If the Corinthians are one spiritual temple, they should not be fighting over different spiritual leaders. The Corinthians should know this – but they don’t seem to.

But Paul isn’t done yet. The Corinthians are also ignorant of the proper boundaries for sexual morality as they celebrate a man among them who is sleeping with his mother-in-law. Paul must warn them again:

Your boasting is not good. Don’t you know that a little yeast leavens the whole batch of dough? (1 Corinthians 5:6)

Paul says that the sexual immorality of one man affects the spiritual vitality of the whole Corinthian congregation. The Corinthians should know this – but they don’t seem to.

But Paul still isn’t done. A couple of chapters later, Paul has to remind the Corinthians that they need to support their spiritual leaders so they, in turn, can support their families:

Don’t you know that those who serve in the temple get their food from the temple, and that those who serve at the altar share in what is offered on the altar? In the same way, the Lord has commanded that those who preach the gospel should receive their living from the gospel. (1 Corinthians 9:13-14)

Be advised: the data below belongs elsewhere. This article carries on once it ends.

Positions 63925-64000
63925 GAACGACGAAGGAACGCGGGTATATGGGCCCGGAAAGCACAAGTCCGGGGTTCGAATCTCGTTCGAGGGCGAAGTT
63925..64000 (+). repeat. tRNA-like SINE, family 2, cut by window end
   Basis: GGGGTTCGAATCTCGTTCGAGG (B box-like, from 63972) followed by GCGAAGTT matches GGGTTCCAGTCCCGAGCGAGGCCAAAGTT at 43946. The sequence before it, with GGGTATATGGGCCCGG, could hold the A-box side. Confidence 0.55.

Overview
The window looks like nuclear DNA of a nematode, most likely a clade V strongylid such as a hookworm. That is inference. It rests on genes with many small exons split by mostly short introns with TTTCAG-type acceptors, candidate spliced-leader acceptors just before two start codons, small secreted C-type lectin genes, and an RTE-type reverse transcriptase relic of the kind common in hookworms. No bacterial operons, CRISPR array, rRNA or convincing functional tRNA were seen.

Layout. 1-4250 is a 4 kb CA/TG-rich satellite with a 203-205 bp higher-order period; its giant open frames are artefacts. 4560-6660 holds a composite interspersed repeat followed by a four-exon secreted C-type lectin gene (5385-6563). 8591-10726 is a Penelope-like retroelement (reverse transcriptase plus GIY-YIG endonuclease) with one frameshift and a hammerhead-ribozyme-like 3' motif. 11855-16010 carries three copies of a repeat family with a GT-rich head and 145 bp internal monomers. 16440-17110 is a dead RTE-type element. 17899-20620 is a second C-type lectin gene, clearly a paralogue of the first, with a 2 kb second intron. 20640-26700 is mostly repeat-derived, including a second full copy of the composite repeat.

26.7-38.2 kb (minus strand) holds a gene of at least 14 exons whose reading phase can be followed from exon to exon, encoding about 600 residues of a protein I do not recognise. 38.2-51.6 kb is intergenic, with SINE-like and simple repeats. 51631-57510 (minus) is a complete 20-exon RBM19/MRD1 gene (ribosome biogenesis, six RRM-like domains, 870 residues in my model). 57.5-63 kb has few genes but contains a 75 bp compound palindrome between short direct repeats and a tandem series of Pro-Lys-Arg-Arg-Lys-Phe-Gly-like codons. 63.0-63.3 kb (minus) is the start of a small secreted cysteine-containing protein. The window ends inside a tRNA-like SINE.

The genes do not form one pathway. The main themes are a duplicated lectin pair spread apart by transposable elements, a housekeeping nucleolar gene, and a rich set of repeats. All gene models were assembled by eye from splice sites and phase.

The Corinthians should not be stingy with their leaders, but generous. And again, the Corinthians should know this – but they don’t seem to.

It turns out that human ignorance is as old as the Scriptures and part and parcel of our finitude. There is so much that we should know – or would like to know – but simply do not. Thus, instead of living with arrogance, we are called to approach the mysteries of life – the spiritual as well as the scientific ones – with a healthy dose of humility. One of the most important things for us to know is that there is so much we don’t know.

None of this is to say that we should end our efforts to combat COVID-19, nor is it to say that we should abandon our search for effective treatments and a vaccine. Science’s value to discovery and progress is not in question. But its limits must still be admitted and respected. The positivism of a prior age simply cannot face all the facets of a pandemic like this one.

So, let’s show grace, patience, and pay appropriate respect to our scientific researchers as they continue to carry out their important work while also holding onto faith as, together, we continue to walk into the unknowns of COVID-19 with the One who knows all things – God Himself.

With Him, we can face what we don’t yet know.

June 29, 2020 at 5:15 am Leave a comment

An Honest Hypocrite Is Still a Hypocrite

Last January, four researchers from Yale University published a paper titled, “Why Do We Hate Hypocrites? Evidence for a Theory of False Signaling.”  In it, the researchers note that hypocrisy occupies a special spot of scorn in our society: